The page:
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Work done, Russian military engineers leaving Abkhazia

By Temuri Kiguradze
Monday, July 28
Russian military engineers have finished repairs to Abkhazia’s railroads and preparing to leave the breakaway region within days.

The Russian Defense Ministry’s website invites Russian reporters to view the withdrawal of the railway troops, which a ministry spokesperson said would come at the beginning of August.

About four hundred unarmed Russian military engineers were sent into Abkhazia at the end of May to patch up the separatist region’s dilapidated railways, according to separatist leaders who said they requested the help. The unilateral deployment sparked strong protest from Tbilisi officials, who alleged that the engineers were preparing the ground for the full-scale annexation of Abkhazia.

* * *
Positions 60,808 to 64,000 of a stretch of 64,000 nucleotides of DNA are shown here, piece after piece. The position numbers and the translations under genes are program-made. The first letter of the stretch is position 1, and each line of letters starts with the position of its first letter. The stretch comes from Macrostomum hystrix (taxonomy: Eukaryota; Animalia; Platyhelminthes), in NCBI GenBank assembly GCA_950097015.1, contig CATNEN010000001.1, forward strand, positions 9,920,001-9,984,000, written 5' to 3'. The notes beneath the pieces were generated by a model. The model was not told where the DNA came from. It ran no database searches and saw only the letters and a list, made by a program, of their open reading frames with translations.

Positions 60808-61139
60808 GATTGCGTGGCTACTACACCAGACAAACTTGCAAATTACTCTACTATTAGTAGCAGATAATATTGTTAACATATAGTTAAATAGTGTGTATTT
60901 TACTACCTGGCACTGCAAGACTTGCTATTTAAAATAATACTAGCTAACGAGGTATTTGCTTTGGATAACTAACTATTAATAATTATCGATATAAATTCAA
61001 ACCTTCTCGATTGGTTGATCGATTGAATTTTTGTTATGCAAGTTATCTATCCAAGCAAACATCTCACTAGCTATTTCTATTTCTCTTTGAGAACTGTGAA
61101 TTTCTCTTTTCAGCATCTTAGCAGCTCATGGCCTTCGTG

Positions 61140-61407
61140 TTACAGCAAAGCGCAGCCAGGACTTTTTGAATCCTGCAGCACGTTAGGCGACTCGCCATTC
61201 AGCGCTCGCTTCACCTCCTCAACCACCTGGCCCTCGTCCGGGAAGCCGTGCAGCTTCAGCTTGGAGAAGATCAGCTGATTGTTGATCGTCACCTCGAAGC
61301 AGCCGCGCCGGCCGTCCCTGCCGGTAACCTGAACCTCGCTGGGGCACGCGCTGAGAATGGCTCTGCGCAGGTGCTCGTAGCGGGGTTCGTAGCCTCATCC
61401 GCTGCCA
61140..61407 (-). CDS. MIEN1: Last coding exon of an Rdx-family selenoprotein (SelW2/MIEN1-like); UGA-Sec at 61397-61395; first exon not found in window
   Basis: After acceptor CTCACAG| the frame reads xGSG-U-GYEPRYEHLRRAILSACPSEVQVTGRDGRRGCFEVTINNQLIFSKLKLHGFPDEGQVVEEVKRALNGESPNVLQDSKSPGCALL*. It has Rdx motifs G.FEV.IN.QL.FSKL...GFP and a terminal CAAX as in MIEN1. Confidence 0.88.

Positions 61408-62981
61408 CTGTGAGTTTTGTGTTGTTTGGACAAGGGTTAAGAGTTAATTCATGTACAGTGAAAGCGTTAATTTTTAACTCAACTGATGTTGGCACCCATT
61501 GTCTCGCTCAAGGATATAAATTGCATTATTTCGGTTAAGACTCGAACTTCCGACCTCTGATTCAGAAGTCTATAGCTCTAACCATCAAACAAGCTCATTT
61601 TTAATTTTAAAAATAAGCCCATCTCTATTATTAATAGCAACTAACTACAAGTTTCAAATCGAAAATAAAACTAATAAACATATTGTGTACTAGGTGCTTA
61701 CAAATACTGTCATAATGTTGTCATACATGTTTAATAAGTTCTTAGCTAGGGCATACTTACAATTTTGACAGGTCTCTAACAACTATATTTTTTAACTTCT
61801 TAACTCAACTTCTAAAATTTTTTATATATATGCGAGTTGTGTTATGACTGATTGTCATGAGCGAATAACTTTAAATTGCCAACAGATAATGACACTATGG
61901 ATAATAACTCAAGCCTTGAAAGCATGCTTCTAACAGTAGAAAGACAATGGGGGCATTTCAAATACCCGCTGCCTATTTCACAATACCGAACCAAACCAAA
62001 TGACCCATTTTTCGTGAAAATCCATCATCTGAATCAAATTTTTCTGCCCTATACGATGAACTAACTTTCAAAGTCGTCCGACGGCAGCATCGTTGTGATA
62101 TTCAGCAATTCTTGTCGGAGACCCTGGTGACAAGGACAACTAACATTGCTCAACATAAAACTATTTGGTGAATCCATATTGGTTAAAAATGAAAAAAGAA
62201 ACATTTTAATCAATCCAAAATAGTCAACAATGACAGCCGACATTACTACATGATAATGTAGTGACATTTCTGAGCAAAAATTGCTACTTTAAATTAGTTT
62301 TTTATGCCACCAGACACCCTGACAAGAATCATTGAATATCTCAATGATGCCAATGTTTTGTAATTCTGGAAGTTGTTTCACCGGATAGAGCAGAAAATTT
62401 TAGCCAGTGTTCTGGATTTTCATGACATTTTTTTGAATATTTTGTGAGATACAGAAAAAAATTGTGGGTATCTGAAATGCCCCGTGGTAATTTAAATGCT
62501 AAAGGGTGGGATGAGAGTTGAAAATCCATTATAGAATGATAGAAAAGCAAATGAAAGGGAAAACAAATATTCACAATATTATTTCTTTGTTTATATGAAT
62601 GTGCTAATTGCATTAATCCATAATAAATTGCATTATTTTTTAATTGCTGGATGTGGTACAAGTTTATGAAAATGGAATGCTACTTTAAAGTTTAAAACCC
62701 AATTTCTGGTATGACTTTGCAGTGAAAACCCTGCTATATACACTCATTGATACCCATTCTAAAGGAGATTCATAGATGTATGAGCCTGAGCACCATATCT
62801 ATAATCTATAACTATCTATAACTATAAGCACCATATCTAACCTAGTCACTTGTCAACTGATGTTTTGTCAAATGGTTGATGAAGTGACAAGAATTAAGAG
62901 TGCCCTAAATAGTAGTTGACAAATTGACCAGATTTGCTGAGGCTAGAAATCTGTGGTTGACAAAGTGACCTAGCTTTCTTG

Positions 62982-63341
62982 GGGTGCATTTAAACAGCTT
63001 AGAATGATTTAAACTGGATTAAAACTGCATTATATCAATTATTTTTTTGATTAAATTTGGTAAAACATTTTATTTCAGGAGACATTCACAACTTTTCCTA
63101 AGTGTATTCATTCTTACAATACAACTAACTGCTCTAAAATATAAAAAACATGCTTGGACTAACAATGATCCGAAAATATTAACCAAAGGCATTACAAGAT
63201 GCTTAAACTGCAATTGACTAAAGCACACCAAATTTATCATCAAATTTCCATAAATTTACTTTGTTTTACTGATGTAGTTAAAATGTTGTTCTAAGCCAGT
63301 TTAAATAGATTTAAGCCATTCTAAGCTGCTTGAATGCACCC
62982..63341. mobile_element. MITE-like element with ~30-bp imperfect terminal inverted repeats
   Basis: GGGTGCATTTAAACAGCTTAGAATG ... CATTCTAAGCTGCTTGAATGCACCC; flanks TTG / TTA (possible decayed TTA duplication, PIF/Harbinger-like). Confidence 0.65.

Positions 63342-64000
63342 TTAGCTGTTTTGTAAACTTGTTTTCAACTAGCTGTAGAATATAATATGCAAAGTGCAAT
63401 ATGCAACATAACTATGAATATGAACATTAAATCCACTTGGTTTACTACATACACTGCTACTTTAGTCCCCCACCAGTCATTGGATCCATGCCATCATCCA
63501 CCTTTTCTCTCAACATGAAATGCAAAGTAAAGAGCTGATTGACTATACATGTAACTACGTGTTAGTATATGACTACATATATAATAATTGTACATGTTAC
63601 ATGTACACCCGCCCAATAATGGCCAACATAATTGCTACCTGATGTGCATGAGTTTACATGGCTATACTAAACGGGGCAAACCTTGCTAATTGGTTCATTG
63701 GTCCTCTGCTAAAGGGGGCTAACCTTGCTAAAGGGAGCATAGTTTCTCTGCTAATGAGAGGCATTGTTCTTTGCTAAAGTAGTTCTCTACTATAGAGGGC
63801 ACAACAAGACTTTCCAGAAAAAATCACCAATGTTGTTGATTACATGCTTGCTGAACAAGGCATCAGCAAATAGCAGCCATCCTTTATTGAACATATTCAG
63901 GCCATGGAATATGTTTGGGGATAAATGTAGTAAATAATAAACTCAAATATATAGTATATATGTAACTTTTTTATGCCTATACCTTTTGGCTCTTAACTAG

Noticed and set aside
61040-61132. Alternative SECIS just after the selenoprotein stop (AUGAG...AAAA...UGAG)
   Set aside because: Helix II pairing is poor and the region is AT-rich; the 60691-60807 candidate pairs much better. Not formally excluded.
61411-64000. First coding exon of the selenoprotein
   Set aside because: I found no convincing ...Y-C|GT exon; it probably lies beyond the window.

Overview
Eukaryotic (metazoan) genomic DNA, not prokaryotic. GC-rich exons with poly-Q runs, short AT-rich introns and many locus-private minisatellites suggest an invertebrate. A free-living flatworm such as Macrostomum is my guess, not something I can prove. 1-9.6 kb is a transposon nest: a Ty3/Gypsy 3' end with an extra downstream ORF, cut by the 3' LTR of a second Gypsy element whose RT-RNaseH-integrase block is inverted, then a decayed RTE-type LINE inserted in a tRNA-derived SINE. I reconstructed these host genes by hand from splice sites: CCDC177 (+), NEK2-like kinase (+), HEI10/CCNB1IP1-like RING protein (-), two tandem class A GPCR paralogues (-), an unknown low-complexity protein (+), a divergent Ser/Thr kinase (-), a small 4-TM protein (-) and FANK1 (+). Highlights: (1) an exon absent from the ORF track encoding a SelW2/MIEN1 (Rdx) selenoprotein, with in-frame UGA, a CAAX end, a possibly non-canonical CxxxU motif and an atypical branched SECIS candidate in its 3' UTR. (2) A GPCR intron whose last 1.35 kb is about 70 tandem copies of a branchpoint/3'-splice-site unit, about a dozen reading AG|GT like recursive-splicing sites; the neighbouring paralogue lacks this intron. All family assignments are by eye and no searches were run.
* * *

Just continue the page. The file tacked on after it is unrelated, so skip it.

“No one needs to deploy railway troops to another country’s territory unless a military invasion is being prepared,” Grigol Vashadze, a deputy foreign minister, said at the time.

Moscow said the engineers’ mission was purely humanitarian.

“There are no troops that can be considered a threat for Georgia in Abkhazia,” Russian Defense Minister Anatoly Serdukov told reporters last week. “There are only builders who will leave Abkhazia after the end of the repair works.”

The international community widely wrung its hands over the move. In a June statement, NATO chief Jaap de Hoop Scheffer said the deployment was “contributing to instability in what is already a volatile area” and did not “appear to have any legal basis.”

Russian media reports say the railway troops fixed up 54 kilometers of railway, repaired over 10 000 sleepers and restored eight bridges.

The head of the Abkhaz railway agency said the rest of the work would be done by his personnel.

Tbilisi sees nothing good in the departure of the railway troops.

“The withdrawing of Russian engineers from Abkhazia doesn’t mean the softening of Russia’s position towards Georgia. There is nothing to be happy about it. They have built the military infrastructure Russia needed in this Georgian region,” said Georgia’s top official for conflict issues, Temur Iakobashvili, in an interview with Russia’s Kommersant last week.